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On the southern rebellion




letter, McIlvaine, Chase, Civil War


Cinc. Jan 26 / 65

My dear Friend,

Thanks for your trouble in getting + sending the Pass for Mr. B.

Is it possible, now that Amendments to the Constitution are under thought + are liked to be sent to the people, to get a few lines, some three or four or less, making an acknowledgment of God + dependence on Him? I know you feel the great want of the Constitution in that respect. It has been heavily on the Christian mind of the nation. And never was there a better time or a greater call for it than when we are taking advantage of the opportunity which only His most [signal] hand has given us to do a duty which only his marked + wonderful dealings have prepared the people for + to get, not of a curse + sin which we have deserved to suffer under even more than we have. No man of any faith in God can fail to see how He has brought about a deliverance which four years ago seemed next to impossible. But besides the sure deliverance from slavery, how manifest is His hand in saving the land, in spite of all the mistakes + competitions + party divisions of rules, legislation + people + now of war, from what once seemed so imminent, all the intended results of the Rebellion. We surely should acknowledge God now + hereafter, not only in the Church’s + the individual mind, + the President’s proclamations, but in the corner-stone law of the land. It should be written where it would say the most, + now in [point] of duty - is the [point] of time. I do not know whether it is possible. But I do know that you are the man, in point of opinion, character, stature, connections with the past of anti-slavery effort + influence, to take it into consideration + touch the springs of motion, if there be any to be touched propitiously. Think of it.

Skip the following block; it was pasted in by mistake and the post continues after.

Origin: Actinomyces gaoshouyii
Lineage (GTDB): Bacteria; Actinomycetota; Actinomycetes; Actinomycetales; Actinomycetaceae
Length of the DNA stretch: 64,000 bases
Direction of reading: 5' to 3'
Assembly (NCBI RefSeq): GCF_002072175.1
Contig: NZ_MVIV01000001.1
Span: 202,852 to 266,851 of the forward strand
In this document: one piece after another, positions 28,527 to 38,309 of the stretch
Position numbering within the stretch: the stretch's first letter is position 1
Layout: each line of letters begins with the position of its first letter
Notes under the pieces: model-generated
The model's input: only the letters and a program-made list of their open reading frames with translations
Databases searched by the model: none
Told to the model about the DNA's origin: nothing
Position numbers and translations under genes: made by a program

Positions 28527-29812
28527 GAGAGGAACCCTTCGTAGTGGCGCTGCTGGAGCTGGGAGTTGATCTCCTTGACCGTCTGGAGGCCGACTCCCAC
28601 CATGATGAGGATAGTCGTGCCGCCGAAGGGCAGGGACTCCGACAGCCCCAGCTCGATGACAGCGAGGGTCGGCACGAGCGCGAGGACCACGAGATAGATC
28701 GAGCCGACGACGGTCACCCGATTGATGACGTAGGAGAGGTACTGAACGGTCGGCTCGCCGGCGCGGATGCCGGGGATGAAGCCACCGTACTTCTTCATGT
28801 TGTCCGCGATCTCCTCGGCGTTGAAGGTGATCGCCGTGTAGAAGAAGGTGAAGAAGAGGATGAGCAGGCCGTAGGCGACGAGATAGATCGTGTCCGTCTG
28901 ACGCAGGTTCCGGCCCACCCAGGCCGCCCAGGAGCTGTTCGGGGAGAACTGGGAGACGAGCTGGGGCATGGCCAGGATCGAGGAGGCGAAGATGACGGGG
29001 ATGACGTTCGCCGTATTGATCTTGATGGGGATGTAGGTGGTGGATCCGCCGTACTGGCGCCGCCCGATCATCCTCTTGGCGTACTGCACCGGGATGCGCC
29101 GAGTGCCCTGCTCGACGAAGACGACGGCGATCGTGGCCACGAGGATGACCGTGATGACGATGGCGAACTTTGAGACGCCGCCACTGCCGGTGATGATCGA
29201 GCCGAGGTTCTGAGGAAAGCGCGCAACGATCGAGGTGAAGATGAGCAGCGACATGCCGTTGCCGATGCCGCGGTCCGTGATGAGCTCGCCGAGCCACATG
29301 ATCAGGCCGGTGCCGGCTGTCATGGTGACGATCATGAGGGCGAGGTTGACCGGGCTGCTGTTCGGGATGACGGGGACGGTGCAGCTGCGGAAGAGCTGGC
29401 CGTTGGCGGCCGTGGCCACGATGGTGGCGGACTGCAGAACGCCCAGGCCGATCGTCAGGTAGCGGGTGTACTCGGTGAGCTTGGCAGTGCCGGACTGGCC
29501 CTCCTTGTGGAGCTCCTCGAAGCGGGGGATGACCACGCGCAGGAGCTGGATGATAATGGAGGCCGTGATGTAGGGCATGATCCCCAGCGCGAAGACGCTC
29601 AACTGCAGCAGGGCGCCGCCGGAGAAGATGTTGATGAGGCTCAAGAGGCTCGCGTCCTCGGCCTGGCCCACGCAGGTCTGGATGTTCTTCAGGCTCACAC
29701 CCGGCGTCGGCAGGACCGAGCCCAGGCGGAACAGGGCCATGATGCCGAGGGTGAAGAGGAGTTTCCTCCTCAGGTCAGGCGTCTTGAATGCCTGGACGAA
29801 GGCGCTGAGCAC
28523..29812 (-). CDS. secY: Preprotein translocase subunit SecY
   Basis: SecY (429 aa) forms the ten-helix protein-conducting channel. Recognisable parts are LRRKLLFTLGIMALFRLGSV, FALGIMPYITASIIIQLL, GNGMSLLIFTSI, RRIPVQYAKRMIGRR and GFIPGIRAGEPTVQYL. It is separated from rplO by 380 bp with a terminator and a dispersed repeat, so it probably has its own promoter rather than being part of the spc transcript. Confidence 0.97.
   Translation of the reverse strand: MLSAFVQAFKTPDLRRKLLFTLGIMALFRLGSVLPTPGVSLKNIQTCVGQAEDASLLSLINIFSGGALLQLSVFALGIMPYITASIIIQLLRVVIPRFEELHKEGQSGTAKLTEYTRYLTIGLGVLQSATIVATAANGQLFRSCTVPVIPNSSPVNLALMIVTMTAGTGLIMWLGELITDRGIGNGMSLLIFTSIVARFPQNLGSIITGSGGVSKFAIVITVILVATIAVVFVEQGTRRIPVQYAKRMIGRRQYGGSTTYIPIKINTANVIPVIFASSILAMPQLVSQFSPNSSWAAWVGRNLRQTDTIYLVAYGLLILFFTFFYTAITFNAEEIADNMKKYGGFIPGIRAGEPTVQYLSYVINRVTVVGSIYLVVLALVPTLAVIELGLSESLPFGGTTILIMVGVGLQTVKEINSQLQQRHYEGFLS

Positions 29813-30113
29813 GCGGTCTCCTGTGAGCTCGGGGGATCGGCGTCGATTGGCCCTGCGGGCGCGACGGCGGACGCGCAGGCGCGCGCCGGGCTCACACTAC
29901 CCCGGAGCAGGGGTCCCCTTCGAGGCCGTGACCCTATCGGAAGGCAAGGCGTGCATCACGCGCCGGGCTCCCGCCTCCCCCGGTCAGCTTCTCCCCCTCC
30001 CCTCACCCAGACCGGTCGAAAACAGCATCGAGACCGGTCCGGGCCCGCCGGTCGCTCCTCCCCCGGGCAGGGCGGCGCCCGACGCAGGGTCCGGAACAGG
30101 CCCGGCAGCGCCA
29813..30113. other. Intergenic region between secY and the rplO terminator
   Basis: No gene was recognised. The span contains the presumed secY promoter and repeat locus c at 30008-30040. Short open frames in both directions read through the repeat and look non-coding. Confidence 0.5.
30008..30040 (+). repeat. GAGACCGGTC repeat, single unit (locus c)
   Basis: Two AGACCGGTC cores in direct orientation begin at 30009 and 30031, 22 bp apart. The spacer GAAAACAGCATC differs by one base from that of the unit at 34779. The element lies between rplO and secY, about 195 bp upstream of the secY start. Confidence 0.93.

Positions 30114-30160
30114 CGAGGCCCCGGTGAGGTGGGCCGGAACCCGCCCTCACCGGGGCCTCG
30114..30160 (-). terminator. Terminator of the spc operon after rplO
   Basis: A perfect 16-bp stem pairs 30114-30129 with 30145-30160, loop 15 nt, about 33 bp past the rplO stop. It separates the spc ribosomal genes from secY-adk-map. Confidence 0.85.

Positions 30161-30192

I rejoice that [Butter] is coming out straight. I see in the paper that Mr. Seward is considered [?] to be sent to St. James. Much as I admire his mind + labours in many respects, I should think it an unwise step. There is no leading man around us who would be so little acceptable to the British public. He is regarded as particularly [horrible] to Engld. + the story of the Darke of New Castle about his commendation at Geo. Morgan’s table in Allay is universally behoved. But all that by a prudent man could be surmounted. Mr. S. is far from that prudence in speech + pen which our affairs will require in London. He is just the opposite of Mr. Adams in that respect. The impression he makes in social circles when he was in Engld was not at all favourable as to manners + refinement. But all this inter[?] body not Mr [Aupinwell]? Mr Lawrence + Boston merchant did well. If Mr Chase were not in a more important place, I should say send him. May the God of all wisdom + grace be your light + strength in your present high office.

Yours very affectionately

Charles P. McIlvaine

Letter to S. P. Chase



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